(by Gerry Moss – October 2013)
2013 Wales Meet – Trip Report
What would the world be once bereft
of wet and of wilderness? Let them be left,
O let them be left, wildness and wet;
Long live the weeds and the wilderness yet.
Nicely put. My sentiments entirely. Pleasant as the fluid moves on sun-kissed rock are, and comforting as the sound of ice axe clunking into solid green ice is, there exists, in between these two extremes, a whole range of interesting situations worth experiencing. For rock boots perform almost as well on wet, clean rock as they do on your everyday dry commodity, and to be plucked at and buffeted by strong winds adds an extra sense of exhilaration to even the most modest of climbs.
So, when the weathermen promised storms across Wales over the bank holiday weekend, we felt no cause for alarm, merely a sense of been there done that. The first effect on Friday morning was the cancellation of all fast-ferry sailings and a delay in departure times for the other ferries. Nonetheless, all of us who sailed out that morning got out on rock. Sile and Dave were luckiest, with a dry afternoon and evening on the seacliffs of Gogarth. Dorotha, Gary, Mags and myself headed for Tremadog, where we were joined by Niall, Aidan, Cearbhall and Dave K (they having cast a cold eye over a mist-shrouded Dinas Mot at the top of the Pass on the way). We enjoyed some pleasant sunshine for a while and Niall and Aidan topped out before the rain moved in, while Cearbhall and Dave were caught on the last pitch. Meanwhile Gary and Dorotha were being introduced to the delights of Poor Man’s Peutery. When the rain came, it arrived, not gradually, but instantly and copiously, streaming down the rock and accompanied by strong gusts of wind. For us, it was a case of deja vu, for Dorotha, caught right up on the traverse around the nose, it was a new experience, but she led on in fine style. By the time Gary took over for the last pitch they were both soaked but still climbing steadily. Then it was a case of slipping and sliding down Porkers Gully and back to the car. The drying room at our hut was pretty full that night, but it coped admirably and our gear soon dried out.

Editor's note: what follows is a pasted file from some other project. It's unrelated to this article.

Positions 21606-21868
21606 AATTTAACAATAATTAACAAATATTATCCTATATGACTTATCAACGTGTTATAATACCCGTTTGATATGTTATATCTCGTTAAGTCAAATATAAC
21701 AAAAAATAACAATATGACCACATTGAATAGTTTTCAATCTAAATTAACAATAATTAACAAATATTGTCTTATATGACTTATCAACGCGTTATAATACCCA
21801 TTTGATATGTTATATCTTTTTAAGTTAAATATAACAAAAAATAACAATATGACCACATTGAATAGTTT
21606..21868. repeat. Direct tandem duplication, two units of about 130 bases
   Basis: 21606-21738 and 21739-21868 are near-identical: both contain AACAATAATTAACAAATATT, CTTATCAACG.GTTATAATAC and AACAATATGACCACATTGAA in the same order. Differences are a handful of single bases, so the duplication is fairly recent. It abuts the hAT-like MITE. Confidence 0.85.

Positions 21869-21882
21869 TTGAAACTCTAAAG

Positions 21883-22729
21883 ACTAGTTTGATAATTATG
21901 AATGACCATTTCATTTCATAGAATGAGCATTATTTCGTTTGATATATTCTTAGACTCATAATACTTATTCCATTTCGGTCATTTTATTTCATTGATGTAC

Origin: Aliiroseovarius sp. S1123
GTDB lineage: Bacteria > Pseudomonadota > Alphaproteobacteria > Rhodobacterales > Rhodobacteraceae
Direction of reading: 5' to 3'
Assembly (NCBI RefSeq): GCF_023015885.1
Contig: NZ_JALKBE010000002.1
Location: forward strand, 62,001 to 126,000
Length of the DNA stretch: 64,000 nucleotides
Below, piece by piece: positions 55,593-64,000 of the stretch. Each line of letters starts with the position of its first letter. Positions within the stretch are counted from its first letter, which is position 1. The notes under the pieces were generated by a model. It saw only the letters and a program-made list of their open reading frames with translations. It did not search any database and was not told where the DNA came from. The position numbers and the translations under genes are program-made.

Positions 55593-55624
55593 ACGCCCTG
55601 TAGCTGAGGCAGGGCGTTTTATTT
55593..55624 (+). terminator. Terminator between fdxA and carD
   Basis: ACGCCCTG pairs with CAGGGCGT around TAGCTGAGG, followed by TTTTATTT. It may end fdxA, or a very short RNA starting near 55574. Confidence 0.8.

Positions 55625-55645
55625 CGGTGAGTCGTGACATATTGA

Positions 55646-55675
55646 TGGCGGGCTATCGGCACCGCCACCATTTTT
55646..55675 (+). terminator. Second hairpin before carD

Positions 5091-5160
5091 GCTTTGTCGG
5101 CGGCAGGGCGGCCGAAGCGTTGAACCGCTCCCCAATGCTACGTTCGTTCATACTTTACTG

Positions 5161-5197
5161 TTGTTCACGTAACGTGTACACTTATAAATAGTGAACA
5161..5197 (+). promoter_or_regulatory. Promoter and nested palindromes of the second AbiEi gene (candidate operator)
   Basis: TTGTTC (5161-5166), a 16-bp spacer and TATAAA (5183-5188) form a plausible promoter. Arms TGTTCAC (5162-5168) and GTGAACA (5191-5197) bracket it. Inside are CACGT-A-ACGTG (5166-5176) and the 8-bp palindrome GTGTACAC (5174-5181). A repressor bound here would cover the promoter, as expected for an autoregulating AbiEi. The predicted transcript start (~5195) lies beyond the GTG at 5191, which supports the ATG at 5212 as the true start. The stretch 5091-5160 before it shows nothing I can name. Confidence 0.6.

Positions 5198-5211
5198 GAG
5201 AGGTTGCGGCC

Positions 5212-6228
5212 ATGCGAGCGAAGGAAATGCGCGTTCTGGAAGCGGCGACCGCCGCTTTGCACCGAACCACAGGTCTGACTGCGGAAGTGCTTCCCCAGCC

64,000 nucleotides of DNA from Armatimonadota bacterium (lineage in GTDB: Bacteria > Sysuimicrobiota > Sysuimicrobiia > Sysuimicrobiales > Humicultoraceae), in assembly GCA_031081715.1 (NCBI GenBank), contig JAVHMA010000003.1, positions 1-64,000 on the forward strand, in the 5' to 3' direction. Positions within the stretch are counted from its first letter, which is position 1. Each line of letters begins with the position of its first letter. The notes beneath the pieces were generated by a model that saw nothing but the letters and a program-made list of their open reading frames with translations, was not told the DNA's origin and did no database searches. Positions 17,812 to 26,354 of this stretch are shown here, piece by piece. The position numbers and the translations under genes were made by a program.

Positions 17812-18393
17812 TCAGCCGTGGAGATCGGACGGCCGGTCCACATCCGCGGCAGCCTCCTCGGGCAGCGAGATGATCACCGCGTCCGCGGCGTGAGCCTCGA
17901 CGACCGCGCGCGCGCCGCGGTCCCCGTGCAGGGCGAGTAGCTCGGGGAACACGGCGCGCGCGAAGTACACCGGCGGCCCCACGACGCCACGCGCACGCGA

Later that evening Dan, Vanessa and Emma arrived to join us . On the Saturday they opted for Idwal Slabs, as did Niall’s gang, while we returned to Tremadog. We all got to finish our respective rock routes before the rain arrived again, driven by even stronger winds, but some were caught while scrambling off. After we finished our climb on Bwlch y Moch Mags and I succumbed to greed and headed on for a visit to Craig Gesail, a new venue for both of us. Here Mags got to lead two pitches before the rain swept in and we swept out as darkness approached.